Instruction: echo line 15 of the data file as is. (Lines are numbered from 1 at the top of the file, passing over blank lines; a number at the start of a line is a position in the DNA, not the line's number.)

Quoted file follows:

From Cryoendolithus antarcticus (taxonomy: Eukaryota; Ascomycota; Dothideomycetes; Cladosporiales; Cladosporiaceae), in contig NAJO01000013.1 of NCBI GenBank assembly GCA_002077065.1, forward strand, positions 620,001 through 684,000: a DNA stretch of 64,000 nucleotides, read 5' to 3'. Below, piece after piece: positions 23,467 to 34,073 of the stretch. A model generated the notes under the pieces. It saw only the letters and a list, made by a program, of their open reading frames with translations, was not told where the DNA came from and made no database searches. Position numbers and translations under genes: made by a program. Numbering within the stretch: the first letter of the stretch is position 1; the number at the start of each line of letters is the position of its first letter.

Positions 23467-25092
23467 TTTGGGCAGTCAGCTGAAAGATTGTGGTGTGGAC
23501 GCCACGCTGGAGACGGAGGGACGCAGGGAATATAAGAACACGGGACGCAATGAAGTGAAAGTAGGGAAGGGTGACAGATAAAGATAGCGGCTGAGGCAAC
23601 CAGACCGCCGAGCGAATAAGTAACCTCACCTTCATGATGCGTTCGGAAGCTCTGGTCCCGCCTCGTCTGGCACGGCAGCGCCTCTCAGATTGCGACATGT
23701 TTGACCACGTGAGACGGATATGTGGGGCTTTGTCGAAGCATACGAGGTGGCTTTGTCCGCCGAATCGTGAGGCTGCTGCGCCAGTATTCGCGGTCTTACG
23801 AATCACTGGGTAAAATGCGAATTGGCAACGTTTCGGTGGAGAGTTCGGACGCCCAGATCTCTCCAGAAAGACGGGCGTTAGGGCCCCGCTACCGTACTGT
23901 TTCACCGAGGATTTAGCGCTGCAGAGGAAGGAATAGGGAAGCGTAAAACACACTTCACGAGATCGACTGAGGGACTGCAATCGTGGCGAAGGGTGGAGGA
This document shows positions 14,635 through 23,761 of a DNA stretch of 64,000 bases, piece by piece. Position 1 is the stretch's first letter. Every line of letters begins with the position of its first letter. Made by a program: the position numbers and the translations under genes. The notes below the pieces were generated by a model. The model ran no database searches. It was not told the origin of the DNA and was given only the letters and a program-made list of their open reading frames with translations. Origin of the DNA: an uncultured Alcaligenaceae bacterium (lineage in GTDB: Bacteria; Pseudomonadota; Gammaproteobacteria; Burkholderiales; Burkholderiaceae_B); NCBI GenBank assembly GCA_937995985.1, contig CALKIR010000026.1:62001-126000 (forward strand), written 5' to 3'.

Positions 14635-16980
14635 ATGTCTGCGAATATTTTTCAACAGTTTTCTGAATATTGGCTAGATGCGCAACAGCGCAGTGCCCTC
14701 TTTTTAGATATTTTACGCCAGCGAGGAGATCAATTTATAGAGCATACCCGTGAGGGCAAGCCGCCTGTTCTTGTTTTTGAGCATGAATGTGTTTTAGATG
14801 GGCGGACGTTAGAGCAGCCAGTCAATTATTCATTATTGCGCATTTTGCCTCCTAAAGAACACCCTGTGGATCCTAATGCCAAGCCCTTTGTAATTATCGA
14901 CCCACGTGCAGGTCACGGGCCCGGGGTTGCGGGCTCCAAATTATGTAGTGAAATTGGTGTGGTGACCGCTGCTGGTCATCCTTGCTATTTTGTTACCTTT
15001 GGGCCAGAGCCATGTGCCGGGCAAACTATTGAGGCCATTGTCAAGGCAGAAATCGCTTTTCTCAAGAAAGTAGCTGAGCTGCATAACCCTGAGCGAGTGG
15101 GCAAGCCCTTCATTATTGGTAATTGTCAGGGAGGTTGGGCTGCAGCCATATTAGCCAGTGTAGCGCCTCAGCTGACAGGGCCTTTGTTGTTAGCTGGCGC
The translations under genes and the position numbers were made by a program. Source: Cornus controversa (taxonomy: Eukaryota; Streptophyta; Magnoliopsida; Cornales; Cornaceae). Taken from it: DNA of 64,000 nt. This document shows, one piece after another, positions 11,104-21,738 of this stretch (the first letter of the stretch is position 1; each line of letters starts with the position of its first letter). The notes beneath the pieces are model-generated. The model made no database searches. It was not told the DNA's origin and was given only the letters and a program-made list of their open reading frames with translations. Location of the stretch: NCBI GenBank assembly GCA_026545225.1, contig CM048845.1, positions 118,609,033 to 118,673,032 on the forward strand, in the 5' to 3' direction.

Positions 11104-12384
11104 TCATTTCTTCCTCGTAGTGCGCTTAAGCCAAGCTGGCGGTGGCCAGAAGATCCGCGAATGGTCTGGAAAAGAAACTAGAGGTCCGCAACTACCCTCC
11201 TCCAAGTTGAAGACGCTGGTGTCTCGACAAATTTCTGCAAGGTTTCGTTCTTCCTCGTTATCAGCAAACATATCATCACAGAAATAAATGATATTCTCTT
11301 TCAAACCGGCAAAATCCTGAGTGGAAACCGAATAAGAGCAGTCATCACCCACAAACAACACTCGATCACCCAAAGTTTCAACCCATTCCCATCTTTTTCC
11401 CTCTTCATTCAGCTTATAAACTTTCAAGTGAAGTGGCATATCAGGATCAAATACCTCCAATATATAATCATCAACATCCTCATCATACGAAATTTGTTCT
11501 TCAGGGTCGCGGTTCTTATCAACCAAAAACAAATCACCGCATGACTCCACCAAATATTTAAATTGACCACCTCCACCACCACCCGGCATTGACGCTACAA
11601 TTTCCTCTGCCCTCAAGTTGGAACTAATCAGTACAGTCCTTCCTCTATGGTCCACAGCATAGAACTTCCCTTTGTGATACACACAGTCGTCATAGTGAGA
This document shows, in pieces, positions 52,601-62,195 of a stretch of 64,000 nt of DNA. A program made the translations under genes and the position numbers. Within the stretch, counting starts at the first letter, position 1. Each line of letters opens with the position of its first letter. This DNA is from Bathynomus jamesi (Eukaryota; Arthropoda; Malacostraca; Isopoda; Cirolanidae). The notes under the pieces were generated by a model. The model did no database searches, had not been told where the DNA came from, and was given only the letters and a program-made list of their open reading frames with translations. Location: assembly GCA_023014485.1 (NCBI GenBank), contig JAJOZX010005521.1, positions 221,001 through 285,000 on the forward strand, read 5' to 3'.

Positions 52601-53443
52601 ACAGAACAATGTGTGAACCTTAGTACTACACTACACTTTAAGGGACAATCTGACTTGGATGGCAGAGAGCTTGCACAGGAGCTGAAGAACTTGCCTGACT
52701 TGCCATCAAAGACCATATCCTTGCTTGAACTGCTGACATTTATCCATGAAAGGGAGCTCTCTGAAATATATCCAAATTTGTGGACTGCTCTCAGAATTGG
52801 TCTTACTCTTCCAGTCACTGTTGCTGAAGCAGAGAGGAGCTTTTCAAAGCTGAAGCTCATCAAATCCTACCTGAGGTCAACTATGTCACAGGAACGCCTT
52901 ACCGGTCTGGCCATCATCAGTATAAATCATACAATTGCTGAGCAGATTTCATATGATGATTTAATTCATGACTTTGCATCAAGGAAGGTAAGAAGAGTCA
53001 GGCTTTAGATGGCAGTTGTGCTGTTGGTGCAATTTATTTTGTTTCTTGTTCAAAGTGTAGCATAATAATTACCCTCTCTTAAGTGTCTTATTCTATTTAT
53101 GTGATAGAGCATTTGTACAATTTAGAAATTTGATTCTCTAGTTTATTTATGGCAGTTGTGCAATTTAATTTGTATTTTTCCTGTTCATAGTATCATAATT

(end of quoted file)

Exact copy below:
15001 GGGCCAGAGCCATGTGCCGGGCAAACTATTGAGGCCATTGTCAAGGCAGAAATCGCTTTTCTCAAGAAAGTAGCTGAGCTGCATAACCCTGAGCGAGTGG